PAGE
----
Be on Guard!

How Satan keeps Christians from Christ

Abstract

We live in a world that zooms around us with ever-increasing speed and events that crowd our thoughts & feelings, overwhelming us with stress, anxiety and fears. There seems no escape from the tumultuous assault on all our senses, pervading our mind, bodies and souls.

Even our children are not spared – their very conscience is attacked by school politics which dictate learning acceptance of all that is immoral and amoral, that being even curious or interested in God is ground for ridicule, bullying and ostracism. It is not acceptable for Orthodox Christians to ignore or accept the assault on Christianity.

“Be on Guard” is aimed to make one aware and alert to what is really happening in our everyday lives –the spiritual warfare preventing us from God and salvation.

By Elena Metlenko

A life worth living – psychological perspectives

This presentation will introduce individual development from biopsychosocial and spiritual perspectives. It will also discuss main psychological approaches to what does living a good life mean and what it means to be well as a person. Conflicting social and spiritual values will be discussed using Christmas as an example. This session will be concluded having a discussion of the introduced material with the audience and allowing time for the questions.

By Valeria Zoteyeva

  • Master of Psychology(Health) from Monash University.
  • At Saint-Petersburg State University, Russia Valeria was a Psychologist/ Lecturer in Psychology, specializing in Organisational Psychology.
  • She is a practicing Psychologist, general registration with Health psychology endorsement, Australian Health Practitioners Regulation Agency.
  • She is also a full member of the Australian Psychological Society,
  • She has worked at private hospitals and community organisations, with over 10 years of experience in psychology research, internationally, and clinical practice in different settings in Australia.
  • The Holy Protection Russian Orthodox parish, Russian Ethnic Council and Valeria, are at the moment, supporting and collaborating in the setting up of a low-cost Orthodox psychology Clinic in Melbourne.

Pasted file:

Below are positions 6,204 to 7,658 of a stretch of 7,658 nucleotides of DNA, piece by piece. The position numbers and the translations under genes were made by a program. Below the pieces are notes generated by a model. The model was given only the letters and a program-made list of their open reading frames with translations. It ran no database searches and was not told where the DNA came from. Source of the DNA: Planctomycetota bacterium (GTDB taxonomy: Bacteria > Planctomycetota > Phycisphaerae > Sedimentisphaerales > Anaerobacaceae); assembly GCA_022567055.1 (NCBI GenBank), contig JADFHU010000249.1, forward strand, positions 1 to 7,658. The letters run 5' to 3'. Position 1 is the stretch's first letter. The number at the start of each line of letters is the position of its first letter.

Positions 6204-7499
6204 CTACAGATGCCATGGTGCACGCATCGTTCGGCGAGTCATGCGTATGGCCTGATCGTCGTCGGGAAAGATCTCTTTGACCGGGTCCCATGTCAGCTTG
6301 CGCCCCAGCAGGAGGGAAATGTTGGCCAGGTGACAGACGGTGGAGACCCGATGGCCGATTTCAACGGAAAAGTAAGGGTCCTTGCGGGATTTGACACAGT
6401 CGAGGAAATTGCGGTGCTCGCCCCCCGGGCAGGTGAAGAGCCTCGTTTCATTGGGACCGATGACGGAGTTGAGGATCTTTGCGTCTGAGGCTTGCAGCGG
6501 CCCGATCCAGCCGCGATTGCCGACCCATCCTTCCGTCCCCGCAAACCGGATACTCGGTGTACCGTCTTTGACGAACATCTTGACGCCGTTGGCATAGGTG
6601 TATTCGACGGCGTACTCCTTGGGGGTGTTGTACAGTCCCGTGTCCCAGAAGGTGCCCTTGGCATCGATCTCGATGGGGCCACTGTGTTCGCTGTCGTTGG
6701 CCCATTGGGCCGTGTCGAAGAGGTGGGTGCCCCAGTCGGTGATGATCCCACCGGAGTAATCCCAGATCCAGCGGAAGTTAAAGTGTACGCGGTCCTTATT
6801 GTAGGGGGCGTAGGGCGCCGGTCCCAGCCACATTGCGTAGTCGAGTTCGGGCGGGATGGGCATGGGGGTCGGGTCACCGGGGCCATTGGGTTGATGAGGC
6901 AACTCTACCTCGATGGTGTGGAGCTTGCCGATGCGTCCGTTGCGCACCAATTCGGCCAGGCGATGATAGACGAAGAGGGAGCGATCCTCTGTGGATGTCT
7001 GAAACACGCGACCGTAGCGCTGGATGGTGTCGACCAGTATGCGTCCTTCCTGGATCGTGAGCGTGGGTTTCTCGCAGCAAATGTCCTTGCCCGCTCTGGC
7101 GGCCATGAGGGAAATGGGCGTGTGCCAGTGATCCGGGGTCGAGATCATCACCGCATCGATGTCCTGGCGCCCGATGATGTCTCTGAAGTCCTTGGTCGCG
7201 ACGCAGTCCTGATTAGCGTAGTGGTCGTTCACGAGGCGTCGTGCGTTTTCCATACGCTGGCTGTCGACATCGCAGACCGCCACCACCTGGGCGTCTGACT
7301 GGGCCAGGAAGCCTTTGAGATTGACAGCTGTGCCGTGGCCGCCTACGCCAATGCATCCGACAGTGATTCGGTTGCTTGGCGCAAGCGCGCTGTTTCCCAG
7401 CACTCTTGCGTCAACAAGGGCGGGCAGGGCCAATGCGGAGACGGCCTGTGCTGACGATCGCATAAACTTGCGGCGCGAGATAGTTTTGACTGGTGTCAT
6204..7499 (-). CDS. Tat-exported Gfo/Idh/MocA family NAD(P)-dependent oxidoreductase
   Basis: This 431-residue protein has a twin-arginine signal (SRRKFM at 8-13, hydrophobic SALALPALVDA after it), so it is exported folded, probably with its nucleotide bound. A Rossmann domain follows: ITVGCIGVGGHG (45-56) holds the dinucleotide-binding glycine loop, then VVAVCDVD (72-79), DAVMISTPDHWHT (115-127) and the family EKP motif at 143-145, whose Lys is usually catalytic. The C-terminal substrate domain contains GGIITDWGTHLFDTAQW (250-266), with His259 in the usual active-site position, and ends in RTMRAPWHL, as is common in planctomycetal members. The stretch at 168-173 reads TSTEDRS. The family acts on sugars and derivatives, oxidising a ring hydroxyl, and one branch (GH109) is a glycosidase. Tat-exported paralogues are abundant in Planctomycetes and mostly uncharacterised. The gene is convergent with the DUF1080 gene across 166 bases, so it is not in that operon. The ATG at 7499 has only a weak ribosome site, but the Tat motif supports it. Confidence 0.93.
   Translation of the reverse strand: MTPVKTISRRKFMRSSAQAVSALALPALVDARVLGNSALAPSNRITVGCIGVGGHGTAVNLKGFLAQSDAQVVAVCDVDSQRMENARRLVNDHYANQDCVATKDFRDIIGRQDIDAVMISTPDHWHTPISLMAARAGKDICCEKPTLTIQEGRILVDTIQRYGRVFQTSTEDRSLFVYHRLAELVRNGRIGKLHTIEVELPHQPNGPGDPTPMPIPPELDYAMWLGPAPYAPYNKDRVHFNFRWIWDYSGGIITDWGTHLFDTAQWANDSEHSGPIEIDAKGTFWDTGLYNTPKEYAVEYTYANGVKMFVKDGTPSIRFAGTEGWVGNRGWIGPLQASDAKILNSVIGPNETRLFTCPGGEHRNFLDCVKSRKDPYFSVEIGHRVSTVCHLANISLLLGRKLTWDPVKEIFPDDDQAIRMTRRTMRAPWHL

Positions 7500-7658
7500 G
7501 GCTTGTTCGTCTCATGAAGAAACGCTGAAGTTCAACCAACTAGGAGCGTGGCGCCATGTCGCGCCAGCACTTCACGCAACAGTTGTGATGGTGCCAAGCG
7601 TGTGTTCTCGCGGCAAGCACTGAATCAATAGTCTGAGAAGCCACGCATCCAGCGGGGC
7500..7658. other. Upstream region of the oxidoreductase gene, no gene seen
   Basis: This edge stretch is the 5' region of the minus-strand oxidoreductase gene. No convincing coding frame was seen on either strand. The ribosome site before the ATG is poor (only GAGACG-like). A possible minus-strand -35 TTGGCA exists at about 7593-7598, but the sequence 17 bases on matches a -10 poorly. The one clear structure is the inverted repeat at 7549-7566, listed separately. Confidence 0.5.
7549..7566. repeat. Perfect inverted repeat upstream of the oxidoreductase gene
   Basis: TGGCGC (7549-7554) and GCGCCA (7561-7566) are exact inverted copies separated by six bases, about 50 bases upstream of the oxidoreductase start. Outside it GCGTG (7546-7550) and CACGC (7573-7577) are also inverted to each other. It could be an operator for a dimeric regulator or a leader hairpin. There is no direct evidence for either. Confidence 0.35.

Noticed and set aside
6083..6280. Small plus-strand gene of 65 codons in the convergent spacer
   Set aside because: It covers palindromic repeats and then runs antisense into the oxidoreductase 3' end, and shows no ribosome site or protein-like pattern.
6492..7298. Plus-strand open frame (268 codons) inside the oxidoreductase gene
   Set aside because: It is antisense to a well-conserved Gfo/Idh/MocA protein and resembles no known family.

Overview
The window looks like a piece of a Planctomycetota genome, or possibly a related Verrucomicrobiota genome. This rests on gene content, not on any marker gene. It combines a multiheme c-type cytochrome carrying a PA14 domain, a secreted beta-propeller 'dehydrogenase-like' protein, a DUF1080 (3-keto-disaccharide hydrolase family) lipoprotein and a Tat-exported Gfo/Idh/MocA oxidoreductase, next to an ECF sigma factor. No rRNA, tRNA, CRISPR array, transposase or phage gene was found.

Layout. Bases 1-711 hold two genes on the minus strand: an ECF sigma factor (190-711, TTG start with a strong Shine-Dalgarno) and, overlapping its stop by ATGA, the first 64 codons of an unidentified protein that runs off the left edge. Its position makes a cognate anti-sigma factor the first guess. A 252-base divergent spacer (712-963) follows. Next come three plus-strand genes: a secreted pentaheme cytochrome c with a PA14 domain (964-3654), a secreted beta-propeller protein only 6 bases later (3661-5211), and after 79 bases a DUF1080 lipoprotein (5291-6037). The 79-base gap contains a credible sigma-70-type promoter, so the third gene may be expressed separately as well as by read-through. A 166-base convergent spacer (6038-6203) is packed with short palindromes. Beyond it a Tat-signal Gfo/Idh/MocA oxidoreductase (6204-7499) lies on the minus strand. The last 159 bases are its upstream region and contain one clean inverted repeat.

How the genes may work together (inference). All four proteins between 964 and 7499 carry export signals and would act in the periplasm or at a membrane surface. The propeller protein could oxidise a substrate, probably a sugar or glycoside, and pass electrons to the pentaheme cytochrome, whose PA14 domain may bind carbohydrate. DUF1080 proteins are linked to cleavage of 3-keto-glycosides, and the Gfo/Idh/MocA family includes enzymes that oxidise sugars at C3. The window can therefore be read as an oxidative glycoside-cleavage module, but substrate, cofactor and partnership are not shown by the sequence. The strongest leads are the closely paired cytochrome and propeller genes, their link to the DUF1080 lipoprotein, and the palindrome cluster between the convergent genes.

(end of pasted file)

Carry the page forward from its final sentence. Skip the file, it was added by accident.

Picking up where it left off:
Apocalypse: The Role of Women in the Church

In this modern/post-modern age of challenge and change, the role and status of women in society has been a prominent issue. Inevitably Christendom in general, and the Church in particular is confronted with this important issue.

Various Christian groups have sought to accommodate the women’s movement by allowing female ordination, from the diaconate to the episcopate. Even some in the Orthodox Church have argued for a more active role for women in the Church.

This talk seeks to address the issue of the position and role of women in the Church by way of returning to some foundational concepts regarding Christ and His Church, what it means to be a man, what it means to be a woman, and what it means to be a Christian. I hope that by re­-examining these foundational truths, we can place the “debate” into its proper context.

Indeed, context is very important. If we can appreciate the Tradition of the Church, the Teaching of the Scriptures, and the Practice of the Church when it comes to Christian Life and the Priesthood, we will be able to think through these challenges more fruitfully. Perhaps such an understanding will answer more than the particular question of women in the Church. Perhaps we can begin to nurture a deeper understanding of each other, as women, and men, and Christians in Christ’s Holy Church, and our relationship to the world around us.

by Fr. Dcn. Mark Woloszyn­

  • Bachelor of Theology (St.Andrew’s Greek Orthodox Theological College, Sydney)
  • Graduate Studies in Classics and Archaeology (University of Melbourne)
  • Masters of Theological Studies, majoring in Old Testament Biblical Studies, Classical Hebrew, and a double thesis on Biblical Archaeology (Catholic Theological College, Melbourne)

Apocalypse: Unseen Warfare